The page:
Looking beyond learning: notes towards thecritical study of educational technology
The twenty-fifth anniversary of
should be cause both for celebration andcontemplation amongst the educational technology community. Everyone involved withthe journal can look back at the last quarter of a century with a well-deserved sense of accomplishment and pride. Yet the occasion also provides an opportunity to reflect onhow the academic study of educational technology has developed over the last threedecades and, perhaps most importantly, to think creatively about how the field may progress into the next decade. In this latter sense at least, a set of issues relating to process and purpose certainly merit further consideration as digital technology becomes astandard feature of contemporary education provision and practice.As many readers may have noticed, self-reflection and self-analysis are not commonfeatures of the educational technology literature. Indeed, it could be argued that the rapiddevelopment of digital technology has ensured that educational technologists scarcelyhave time to keep abreast of their topic of study, yet alone cogitate on the more complexissues of definition and motivation that underpin their endeavours (although seeJanuszewski and Molenda 2007 as a notable exception). In fact, many people working inthe field would probably refute the existence of a discrete ‘academic tribe’ of educationaltechnologists altogether – contending that ‘education technology’ serves merely as a flagof convenience for a loose assortment of technologically-minded psychologists, pedagogy experts, maths and science educators, computer scientists, systems developersand the like.With these issues in mind, there is a clear need for those of us currently working in thearea of education and technology to take stock of who we are, what it is we do, and howand why we do it. With a view to stimulating further discussion and debate the present paper now goes on to raise a number of straightforward but possibly contentious pointsregarding the future development of the field. In particular, it is argued that the academicstudy of educational technology has grown to be dominated by an (often abstracted)interest in the processes of how people can learn with digital technology. While issuesrelating to the design, development and implementation of ‘effective’ learningtechnologies will continue to be of central importance to the field, it is reasoned thatgreater attention now needs to be paid to how digital technologies are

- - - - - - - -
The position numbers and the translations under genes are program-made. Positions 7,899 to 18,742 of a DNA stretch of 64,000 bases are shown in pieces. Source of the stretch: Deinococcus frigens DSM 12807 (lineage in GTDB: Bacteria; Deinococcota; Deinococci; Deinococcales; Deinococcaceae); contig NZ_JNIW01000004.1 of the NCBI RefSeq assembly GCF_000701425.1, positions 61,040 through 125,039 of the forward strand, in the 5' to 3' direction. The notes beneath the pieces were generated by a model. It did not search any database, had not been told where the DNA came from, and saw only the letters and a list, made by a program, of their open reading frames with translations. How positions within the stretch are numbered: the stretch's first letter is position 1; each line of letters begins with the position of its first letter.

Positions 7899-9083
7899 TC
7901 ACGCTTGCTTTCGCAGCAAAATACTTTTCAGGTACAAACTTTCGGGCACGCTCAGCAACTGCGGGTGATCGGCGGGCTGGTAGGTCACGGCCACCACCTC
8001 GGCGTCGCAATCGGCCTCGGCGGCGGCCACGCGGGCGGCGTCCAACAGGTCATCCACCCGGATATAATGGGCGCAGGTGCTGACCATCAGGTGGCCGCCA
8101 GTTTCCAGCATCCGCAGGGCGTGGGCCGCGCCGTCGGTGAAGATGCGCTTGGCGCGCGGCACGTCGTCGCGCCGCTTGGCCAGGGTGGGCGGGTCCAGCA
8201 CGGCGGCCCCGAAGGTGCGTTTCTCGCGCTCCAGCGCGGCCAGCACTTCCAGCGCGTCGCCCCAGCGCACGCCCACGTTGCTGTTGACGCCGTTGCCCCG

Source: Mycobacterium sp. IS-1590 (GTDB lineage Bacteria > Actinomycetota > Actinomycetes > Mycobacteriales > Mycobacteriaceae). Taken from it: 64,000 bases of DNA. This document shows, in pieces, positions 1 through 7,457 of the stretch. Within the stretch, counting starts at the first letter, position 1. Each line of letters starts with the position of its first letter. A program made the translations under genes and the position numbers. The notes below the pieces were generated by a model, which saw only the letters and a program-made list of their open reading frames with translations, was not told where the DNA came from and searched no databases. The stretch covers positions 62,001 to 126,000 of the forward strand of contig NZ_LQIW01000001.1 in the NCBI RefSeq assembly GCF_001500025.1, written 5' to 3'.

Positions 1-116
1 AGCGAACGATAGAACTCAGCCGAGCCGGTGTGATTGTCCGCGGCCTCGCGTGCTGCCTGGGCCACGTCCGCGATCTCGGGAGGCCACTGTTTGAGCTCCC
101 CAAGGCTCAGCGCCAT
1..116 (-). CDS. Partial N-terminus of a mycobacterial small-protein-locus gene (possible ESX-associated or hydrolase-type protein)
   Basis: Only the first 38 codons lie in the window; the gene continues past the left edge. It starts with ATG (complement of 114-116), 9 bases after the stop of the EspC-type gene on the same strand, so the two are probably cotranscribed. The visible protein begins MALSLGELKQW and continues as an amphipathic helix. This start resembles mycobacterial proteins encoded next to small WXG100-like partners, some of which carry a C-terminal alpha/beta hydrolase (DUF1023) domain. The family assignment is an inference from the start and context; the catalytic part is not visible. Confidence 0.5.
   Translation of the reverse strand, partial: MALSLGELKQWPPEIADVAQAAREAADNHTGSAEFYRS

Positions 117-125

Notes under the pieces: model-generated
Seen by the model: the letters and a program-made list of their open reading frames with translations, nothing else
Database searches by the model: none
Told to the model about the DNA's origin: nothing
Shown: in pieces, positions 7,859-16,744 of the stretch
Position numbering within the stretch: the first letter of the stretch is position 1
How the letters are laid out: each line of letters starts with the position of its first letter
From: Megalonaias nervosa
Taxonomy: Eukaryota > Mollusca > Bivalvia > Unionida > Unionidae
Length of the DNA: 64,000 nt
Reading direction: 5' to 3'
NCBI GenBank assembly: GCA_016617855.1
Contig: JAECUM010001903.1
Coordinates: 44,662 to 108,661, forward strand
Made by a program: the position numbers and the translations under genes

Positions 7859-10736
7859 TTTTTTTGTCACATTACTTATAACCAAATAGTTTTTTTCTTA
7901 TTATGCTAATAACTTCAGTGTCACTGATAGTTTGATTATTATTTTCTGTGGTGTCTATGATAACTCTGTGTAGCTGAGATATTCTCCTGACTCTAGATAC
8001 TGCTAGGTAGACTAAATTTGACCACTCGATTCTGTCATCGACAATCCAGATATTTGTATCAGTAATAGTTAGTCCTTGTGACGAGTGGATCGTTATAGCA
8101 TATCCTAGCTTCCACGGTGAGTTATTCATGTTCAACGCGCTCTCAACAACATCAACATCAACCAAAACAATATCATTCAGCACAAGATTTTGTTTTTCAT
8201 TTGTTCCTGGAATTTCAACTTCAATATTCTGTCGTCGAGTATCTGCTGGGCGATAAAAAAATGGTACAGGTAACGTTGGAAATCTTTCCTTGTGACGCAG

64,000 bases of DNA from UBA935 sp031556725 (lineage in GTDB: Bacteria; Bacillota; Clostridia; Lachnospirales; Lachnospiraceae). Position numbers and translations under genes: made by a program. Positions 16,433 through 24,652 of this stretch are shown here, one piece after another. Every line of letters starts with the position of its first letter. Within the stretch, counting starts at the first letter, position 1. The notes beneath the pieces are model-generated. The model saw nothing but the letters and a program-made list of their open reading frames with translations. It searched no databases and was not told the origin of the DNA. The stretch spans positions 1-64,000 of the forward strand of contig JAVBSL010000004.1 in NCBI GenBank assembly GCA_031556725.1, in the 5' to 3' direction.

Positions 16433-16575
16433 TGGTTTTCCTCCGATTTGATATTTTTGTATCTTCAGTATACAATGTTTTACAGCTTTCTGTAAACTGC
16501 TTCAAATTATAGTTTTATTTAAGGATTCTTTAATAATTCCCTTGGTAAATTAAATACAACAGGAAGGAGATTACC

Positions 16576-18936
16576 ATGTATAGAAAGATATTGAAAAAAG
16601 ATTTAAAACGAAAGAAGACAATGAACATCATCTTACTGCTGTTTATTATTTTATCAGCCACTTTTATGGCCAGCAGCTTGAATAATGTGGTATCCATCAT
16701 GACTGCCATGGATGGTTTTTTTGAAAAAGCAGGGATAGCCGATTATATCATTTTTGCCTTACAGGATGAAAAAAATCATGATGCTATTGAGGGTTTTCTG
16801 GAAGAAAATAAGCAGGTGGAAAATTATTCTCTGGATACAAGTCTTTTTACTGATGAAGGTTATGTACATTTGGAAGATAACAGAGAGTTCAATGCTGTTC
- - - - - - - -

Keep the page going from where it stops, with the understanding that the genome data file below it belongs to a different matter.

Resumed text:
being used – for better and worse – in ‘real-world’ educational settings. In this sense, it is contendedthat the academic study of educational technology needs to be pursued more vigorouslyalong social scientific lines, with researchers and writers showing a keener interest in thesocial, political, economic, cultural and historical contexts within which educationaltechnology use (and non-use) is located.